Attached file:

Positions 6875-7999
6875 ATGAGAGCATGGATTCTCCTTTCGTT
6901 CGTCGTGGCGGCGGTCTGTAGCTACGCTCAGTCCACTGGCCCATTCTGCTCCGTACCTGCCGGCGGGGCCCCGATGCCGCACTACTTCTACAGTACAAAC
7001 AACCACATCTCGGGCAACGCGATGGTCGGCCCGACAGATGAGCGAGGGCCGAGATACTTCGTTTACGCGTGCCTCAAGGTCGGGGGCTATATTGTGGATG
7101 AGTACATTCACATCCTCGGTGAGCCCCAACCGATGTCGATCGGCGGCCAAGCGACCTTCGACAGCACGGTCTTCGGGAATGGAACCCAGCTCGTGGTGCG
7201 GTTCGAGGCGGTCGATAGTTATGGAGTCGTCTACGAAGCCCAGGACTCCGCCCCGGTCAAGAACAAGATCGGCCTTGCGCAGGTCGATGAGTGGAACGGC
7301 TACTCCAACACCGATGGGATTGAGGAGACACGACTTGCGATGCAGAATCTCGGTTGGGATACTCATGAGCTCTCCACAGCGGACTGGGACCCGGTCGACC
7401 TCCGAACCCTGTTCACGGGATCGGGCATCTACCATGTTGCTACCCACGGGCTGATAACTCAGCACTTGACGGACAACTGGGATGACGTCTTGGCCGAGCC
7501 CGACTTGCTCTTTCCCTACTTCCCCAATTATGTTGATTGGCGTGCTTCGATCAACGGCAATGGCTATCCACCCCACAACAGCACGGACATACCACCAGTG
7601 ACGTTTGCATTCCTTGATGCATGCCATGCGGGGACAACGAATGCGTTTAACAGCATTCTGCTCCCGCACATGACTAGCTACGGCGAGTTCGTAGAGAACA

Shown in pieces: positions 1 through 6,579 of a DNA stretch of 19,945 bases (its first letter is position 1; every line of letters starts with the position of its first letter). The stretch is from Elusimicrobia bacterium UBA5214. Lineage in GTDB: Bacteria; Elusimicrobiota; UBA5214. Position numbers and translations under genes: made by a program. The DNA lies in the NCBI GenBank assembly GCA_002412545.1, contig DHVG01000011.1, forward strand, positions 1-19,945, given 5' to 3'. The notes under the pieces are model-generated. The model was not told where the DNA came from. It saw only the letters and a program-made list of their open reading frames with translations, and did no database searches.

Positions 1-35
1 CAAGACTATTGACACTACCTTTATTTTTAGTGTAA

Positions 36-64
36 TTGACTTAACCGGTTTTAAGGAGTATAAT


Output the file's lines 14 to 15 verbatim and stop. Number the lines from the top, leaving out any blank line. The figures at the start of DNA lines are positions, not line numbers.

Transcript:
Positions 36-64
36 TTGACTTAACCGGTTTTAAGGAGTATAAT